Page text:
A first-course dish; appetizer.
Several salads on the menu proved to be better appetite arousers than some of our starter choices. (New York Times, July 14, 1991. Note interesting use of the word arouser.)/While there’s a slew of appetizers and salads to try as starters, the small plates make for a nice way to try and share more dishes. (TheDay.com [New London, CT], April 21, 2011)
6 thoughts on ““Starter””
Again, as a New York City area native who has been in restaurants since infancy, I have heard starter used interchangably with appetizer my entire life. Now that I think about it, I tend to use the phrase “I’ll have the _____ to start” or “….for starters”. I rarely say appetizers, and it is not a deliberate pretension to cool Brit-ness, as my frequent use of other NOOBs tends be…
Like so many of these preposterous posts, appetizer is an Americanism of starter – starter being the phrase used originally. Personally I have no problem with anyone deciding to use an alternate phrase for something if they so wish, but to claim the original is incorrect somehow is a tad cheeky. It is intersting to note that the Americanism in question here is not only using a different word, but spelling it differently as well – the English version being appetiser.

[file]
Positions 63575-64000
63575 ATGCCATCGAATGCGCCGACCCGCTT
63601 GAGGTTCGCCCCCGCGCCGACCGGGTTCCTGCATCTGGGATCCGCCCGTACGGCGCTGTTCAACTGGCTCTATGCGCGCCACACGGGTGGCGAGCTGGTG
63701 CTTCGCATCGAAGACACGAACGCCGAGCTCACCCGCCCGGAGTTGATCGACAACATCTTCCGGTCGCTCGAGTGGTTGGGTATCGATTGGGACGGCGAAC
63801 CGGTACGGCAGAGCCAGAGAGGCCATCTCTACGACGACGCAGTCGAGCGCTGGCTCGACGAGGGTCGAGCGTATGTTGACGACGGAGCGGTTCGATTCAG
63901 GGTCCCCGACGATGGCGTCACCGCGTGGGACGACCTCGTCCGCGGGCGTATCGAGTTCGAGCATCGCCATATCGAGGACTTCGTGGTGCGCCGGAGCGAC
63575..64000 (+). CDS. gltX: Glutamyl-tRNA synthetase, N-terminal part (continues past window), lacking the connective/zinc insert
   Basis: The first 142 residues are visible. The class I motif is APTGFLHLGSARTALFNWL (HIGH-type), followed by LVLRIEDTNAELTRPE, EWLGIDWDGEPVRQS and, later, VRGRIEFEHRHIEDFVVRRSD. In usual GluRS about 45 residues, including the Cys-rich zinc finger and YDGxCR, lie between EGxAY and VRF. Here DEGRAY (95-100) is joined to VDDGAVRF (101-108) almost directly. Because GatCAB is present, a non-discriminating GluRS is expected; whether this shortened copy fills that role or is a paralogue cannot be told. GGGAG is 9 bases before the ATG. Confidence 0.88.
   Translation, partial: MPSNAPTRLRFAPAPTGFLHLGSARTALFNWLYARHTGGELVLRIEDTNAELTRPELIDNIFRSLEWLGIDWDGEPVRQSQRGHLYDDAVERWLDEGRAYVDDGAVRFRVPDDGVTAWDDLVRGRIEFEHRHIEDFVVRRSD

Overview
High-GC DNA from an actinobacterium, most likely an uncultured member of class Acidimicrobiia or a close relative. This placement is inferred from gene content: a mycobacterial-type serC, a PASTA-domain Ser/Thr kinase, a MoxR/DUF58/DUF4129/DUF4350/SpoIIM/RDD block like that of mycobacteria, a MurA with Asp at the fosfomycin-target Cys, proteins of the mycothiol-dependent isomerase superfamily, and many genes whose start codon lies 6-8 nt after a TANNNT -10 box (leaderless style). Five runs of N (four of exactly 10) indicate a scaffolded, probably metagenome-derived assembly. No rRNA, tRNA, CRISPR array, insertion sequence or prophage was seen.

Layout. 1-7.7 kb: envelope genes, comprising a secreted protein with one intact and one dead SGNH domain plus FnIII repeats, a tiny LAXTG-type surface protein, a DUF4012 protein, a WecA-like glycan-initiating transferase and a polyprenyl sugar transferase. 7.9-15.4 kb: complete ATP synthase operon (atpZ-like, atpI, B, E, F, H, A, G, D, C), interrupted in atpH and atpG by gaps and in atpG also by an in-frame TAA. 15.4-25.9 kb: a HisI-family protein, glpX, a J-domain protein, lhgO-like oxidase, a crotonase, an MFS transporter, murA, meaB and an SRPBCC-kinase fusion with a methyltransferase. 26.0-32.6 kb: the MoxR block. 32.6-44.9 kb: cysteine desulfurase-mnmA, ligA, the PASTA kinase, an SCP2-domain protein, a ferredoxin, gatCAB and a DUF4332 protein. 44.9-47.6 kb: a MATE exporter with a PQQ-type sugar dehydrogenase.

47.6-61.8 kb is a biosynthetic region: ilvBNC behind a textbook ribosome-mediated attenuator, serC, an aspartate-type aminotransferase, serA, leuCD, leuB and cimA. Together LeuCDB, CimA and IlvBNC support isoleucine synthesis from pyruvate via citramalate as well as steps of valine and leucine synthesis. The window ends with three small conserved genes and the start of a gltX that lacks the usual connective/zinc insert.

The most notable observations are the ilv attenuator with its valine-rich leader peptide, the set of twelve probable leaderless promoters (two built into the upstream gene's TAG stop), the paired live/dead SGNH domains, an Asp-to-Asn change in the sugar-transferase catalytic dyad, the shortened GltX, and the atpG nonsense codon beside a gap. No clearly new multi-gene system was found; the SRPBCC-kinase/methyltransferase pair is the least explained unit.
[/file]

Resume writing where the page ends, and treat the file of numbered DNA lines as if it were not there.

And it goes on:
Wow: your pomposity is exceeded only by your ignorance.
“Appetizer” (thus spelled) appears in Sir Walter Scott’s “The Abbott” (1820) and Lord Byron’s “Don Juan — notes to Canto V” (1821). I suppose they must have been Americans?
I don’t know exactly when “starter” to mean “first course of a meal”, came into use, but in a few searches I was unable to find anything earlier than 1950. Perhaps someone with free access to the online OED could confirm.
As requested: OED’s first cite for “starter” is 1966, with this quote from New Society in 1968: “The first course of a meal is sometimes called a ‘starter’, which is perhaps not so much non-U as jargon.”
This is really interesting, I wasn’t aware that ‘starter’ wasn’t as frequently used in America. I don’t want to speak on behalf of all BrE speakers but to me an ‘appetiser’ has a closer semantic meaning to ‘hors d’œuvres’.
I have noticed of late more use in AmE of the phrase ”For starters” when referring to the first line of arguments that a person wishes to make